On the boot lid, you can still see the outline of Miss Ballard’s pet name Boanerges, and surely it would take a heart of stone to erase that from the car. The reflector strips on the doors also survive from the 1970s, and we think the car has more historical value with these affixed than without them.
Bidders will also note that there are a few knocks and dents here and there, particularly on the near-side of the bonnet where the unfortunate car was hit at that rueful Jaguar meet in ’79. The damage was only ever cosmetic, and it extends to the chrome headlight trim on that side. Again, this is all irreplaceable history.
When the vendor bought the car, it sported chrome wheels, but as the chrome deteriorated over time, he recently had them stripped and stove-enamelled, which we think actually suits the car better in its patinated guise. Elsewhere, the chrome is mostly quite presentable, and the various ancillary fittings are undamaged with the exception of a broken front near-side indicator lens.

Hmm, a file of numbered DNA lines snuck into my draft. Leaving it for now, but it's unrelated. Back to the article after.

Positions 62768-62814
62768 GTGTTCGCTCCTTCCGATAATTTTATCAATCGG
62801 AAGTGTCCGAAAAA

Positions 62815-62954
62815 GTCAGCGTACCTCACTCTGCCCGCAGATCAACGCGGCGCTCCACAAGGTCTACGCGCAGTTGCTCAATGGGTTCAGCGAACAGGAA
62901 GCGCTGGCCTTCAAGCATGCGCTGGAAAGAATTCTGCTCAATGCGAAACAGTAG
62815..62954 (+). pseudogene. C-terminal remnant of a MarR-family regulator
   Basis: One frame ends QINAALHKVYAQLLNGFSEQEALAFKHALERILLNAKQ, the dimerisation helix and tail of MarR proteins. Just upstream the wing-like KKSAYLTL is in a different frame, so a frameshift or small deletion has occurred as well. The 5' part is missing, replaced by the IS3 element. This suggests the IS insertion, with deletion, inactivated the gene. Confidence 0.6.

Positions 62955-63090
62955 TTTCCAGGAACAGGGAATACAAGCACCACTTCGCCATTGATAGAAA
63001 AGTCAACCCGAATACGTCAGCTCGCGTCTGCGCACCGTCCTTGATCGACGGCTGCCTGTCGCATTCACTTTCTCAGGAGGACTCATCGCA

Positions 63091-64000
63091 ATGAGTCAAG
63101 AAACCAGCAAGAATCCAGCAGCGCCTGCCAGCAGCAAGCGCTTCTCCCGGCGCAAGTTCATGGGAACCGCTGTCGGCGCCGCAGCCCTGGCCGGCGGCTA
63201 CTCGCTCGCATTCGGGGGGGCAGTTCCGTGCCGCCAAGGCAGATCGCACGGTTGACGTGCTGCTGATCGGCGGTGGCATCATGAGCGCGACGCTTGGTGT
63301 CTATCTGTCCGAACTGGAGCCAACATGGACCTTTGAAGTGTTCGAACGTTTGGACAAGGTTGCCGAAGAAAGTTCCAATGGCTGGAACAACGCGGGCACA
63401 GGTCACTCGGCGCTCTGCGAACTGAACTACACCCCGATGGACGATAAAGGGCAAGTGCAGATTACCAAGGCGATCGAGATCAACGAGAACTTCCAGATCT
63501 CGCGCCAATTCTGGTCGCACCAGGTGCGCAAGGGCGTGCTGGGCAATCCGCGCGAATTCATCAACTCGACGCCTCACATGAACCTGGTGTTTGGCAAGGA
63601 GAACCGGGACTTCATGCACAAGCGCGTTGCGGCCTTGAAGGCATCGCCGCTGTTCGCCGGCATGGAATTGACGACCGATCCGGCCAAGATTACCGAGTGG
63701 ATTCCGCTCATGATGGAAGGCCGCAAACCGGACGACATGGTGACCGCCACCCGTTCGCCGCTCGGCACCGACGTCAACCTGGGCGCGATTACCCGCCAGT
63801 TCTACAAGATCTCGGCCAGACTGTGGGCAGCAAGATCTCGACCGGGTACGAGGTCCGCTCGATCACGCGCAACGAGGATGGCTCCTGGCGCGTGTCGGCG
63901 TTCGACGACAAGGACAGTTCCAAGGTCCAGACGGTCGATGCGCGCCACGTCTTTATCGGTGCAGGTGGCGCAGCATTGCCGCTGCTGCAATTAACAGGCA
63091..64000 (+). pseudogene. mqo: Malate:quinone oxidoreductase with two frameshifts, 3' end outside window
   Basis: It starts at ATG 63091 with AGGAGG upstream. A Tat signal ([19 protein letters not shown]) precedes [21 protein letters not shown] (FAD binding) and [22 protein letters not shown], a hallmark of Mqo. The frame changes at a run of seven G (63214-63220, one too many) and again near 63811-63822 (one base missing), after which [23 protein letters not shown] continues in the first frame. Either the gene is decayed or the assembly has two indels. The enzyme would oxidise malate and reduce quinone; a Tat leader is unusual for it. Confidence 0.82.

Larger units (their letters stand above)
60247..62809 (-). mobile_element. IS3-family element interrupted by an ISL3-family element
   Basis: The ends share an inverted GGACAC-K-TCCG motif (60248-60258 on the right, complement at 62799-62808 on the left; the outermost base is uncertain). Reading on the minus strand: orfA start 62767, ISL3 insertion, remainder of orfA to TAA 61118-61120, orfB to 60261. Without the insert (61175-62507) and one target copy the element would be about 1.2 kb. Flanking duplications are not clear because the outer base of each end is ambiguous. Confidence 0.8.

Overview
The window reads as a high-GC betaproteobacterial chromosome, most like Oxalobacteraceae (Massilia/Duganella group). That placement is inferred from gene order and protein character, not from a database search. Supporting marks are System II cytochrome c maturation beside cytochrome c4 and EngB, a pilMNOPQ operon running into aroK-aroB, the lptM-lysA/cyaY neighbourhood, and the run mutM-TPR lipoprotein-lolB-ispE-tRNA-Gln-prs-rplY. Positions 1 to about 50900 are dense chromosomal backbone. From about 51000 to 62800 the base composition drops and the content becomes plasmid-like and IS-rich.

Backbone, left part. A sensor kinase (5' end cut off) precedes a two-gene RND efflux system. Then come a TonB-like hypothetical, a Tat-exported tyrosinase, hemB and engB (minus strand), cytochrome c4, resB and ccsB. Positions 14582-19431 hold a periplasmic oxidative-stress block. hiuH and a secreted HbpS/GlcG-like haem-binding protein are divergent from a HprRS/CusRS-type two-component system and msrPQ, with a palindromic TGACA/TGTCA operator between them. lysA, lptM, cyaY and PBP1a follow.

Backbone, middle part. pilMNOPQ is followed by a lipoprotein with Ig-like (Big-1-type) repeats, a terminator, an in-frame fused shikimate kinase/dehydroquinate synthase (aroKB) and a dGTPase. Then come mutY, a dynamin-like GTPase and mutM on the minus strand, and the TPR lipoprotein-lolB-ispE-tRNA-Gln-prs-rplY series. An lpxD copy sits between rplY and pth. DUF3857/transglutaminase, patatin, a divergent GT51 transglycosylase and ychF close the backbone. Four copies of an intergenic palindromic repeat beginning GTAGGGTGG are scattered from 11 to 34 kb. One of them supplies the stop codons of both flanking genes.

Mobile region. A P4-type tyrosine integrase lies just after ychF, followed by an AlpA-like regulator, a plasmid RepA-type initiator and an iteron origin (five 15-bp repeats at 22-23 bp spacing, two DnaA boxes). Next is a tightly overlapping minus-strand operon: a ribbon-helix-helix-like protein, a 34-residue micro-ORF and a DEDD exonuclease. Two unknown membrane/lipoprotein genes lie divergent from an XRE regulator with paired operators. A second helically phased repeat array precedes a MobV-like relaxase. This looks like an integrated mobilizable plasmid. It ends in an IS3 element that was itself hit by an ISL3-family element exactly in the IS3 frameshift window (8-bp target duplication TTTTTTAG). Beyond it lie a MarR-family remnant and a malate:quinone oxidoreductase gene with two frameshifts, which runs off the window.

Bidders should be aware of a potentially serious fault with the driver’s door, which locks itself automatically on being closed, which means you must never leave the key in the car. Fortunately, a spare key is included to rescue you in the event that you should become locked out.
After 15 years in storage, the E-type is going to require a thorough mechanical overhaul. It has just been returned from E-Type UK, which has got the engine running again, although it had to be cranked a bit before it would start and we think a complete engine overhaul would be advisable to make it sweet. Since the E-type has only covered 60,000 miles, a rebuild is probably not necessary, but it may be worthwhile if the engine is to be overhauled anyway.
The work recently undertaken by E-Type UK consisted of: